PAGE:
Christopher Strieter, cofounder of Senses Wines, a small-batch producer of West Sonoma Coast Pinot Noir and Chardonnay, and sales manager at Uproot Wines, a VC-backed direct-sales wine company focused on customer experience, still harbored dreams of becoming an astronaut when he began studying math, economics, and physics at Harvey Mudd College. Over time, his interests shifted toward a more traditional career in investment banking and a masters in finance program. But Christopher soon noticed that when his older friends talked about work, they talked about it as something they “had to” do versus something they wanted to do. Christopher wanted something more.

Through a serendipitous relationship, he was introduced to a wine maker who gave him an internship in financial planning for the business. He realized that his interests in science and finance could be combined in the wine business. With the wine maker acting as a mentor, Christopher was exposed to multiple facets of the business and also learned the skills and work habits needed to succeed in the industry. He fell in love with it. So, rather than following a well-trod route into banking, Christopher took a series of jobs in the wine industry—from wine making to business development—to immerse himself in the industry. “I don’t work a day in my life,” Christopher said. “I’m always learning.”

In part because of her experience growing up in Tanzania, Fatema Waliji already knew that she wanted to help developing countries when she arrived at Princeton to study politics. Yet an unexpected encounter with an alumnus in her junior year helped bring focus to her plans and see how she could develop real skills and further her learning to achieve a greater long-term impact. The alumnus worked at TripAdvisor and helped Fatema get an internship at the company where she discovered the potential for technology to impact the developing world. When she returned to school for her senior year, she concentrated her studies around technology and entrepreneurship and joined TripAdvisor full time upon graduation. In addition to her full time job, she spends her time volunteering and continuing to develop skills that will support her career goals as a social entrepreneur.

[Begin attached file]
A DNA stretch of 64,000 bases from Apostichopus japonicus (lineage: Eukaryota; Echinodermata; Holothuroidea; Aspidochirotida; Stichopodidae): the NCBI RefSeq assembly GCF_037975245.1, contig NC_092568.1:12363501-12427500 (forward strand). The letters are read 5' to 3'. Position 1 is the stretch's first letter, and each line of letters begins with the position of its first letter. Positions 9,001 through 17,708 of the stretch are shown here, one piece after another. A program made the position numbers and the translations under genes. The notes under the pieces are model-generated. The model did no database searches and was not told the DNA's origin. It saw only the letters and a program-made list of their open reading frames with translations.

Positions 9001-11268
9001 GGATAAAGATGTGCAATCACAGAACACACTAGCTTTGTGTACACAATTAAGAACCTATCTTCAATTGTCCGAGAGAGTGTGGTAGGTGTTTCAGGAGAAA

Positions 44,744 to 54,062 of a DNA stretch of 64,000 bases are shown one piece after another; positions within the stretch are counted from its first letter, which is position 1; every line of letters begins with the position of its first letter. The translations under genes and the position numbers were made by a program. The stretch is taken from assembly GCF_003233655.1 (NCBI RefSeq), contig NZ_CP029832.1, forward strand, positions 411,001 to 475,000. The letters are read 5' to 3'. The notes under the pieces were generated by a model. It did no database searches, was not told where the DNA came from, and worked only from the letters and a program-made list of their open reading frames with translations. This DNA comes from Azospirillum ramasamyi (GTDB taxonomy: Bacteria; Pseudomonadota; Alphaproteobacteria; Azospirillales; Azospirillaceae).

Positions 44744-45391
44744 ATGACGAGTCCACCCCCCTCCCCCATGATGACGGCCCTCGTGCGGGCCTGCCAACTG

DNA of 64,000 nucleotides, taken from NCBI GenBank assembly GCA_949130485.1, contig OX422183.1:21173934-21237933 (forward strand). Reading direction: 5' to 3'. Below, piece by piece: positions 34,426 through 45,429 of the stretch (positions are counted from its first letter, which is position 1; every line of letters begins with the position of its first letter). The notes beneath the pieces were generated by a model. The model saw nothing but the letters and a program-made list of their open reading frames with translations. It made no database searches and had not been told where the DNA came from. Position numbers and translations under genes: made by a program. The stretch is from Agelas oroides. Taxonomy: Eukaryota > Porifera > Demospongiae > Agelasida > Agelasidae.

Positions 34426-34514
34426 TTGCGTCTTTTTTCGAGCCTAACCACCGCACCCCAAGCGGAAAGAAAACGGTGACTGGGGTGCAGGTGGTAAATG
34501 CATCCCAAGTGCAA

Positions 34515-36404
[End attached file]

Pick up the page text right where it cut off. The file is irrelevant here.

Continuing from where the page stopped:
Christopher and Fatema were lucky; serendipitous connections with mentors early in their adulthood helped guide them into a domain. That does not happen to everyone. For the rest of us, what is the path toward finding a domain if the mentor never materializes?

Exposure to multiple communities as a way to find a domain
From our interviews, we were interested to discover that several people had found passion in areas they had not originally considered and in several cases, had specifically not found passion in the cause or ideal they had been committed to initially. Instead, these individuals discovered their domain over time through exposure to a variety of opportunities, activities, and communities. For example, Diana Simmons, senior director of product commercialization and process and systems improvement at Clif Bar & Company, for years thought that her ultimate job would be to run a corporate responsibility business unit. However, along the way her career led her into businesses operations including supply chain and marketing. When she at last joined the corporate responsibility group, she realized that she actually preferred making products and owning the product line responsibility. The company’s overall values satisfied her interest in sustainability, but her commitment and need for challenges was better expressed in the product commercialization unit of the company.